As the speed of the Internet progress, it is now possible for us to download great quality films and music through the Internet. However, many common download methods such as Bit-torrent are illegal. Record companies and the film industry have tried different methods such as imposing copy restriction on discs, as well as taking down online file sources. Several charges were also made to the court, but they are not very effective and many still download digital content for free.
In 2003, Apple, joined with some of the biggest companies in the music industry, introduced iTunes Store, allowing people to download songs at a low price (about 1 dollar per song). This has proven successful and, in recent years, you could even buy or rent films, as well as applications for smart phones and computers.
At first, the quality of such paid downloaded contents are not very good, with lossy high compression rate as a compromise for a faster download and easier storage. As time progresses, the quality improved, with higher bit-rates, less compressed songs and Full HD films now available in the Store. The high qualities for downloaded films are especially noticeable, as they are just slightly less as good as the same Blu-ray version. As seen from below is a side by side comparison, and the difference is only minimal.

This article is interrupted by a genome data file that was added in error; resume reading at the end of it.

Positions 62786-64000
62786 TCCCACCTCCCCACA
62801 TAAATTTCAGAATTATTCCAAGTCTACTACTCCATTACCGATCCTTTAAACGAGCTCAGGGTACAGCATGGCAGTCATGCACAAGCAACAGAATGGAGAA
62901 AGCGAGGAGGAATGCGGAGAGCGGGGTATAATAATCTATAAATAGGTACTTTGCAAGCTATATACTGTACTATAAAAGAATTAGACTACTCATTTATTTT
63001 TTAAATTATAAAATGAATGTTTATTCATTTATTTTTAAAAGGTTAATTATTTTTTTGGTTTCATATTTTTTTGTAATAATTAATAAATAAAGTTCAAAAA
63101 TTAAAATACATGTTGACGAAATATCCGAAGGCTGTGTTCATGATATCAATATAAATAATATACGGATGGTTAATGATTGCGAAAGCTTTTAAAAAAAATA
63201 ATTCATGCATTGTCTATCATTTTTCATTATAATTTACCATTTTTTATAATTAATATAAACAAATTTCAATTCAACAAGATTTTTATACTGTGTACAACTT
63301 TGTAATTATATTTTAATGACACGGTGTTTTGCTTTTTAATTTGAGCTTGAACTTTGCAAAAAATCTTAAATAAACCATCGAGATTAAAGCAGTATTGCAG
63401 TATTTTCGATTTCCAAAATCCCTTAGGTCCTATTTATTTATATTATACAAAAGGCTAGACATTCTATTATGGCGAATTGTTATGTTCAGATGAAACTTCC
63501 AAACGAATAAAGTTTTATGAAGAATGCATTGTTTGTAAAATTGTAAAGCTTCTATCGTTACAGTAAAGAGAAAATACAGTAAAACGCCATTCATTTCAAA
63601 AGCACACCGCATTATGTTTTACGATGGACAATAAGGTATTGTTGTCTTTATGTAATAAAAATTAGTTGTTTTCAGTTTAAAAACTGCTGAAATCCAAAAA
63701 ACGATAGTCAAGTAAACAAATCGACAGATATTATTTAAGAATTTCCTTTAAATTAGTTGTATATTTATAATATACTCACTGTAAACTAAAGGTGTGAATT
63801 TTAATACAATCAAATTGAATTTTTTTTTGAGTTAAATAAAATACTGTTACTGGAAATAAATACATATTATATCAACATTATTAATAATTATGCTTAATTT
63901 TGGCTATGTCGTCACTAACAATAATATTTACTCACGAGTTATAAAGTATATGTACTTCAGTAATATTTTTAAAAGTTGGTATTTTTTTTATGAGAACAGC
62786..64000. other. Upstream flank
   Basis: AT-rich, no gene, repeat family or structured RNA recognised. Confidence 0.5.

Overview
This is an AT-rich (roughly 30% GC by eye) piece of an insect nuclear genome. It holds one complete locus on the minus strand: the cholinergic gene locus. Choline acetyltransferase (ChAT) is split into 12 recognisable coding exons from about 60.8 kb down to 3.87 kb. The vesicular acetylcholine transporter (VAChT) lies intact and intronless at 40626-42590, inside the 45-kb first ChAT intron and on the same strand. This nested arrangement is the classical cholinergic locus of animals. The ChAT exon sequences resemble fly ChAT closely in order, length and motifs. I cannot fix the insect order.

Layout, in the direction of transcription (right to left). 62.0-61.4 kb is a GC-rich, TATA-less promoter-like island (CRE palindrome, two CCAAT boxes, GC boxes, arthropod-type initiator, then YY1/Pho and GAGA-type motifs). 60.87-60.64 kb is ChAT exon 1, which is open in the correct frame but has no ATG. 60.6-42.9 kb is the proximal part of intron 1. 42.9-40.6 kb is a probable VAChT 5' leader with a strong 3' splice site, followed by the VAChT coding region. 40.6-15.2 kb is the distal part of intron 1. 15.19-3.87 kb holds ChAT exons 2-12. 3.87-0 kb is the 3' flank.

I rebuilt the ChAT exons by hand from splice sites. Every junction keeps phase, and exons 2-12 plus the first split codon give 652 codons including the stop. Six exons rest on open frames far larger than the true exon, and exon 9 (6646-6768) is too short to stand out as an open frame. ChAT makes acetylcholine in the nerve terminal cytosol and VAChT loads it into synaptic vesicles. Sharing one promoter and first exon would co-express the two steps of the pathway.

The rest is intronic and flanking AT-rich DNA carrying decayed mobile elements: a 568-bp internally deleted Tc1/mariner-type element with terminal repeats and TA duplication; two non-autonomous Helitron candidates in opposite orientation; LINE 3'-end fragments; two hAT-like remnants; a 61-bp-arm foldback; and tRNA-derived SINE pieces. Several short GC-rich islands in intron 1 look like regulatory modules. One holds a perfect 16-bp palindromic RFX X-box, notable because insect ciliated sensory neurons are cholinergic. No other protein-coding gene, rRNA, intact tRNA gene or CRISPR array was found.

Left: iTunes Download
Image taken from an article in http://arstechnica.com
Full link: http://arstechnica.com/apple/guides/2012/03/the-ars-itunes-1080p-vs-blu-ray-shootout.ars
Thus, while physical medium such as CDs, DVDs, and Blu-rays is still the most common way people enjoys music and films, they are facing a huge challenge from these legal digital downloads.
In the future, we may not need to store the discs physically in our shelves, as everything would be in our hard disk. With more advancement in our Internet network, it is also possible that most of our content will be in the Cloud, which will then be streamed to our devices whenever we needed them.
Posted by Samuel Ip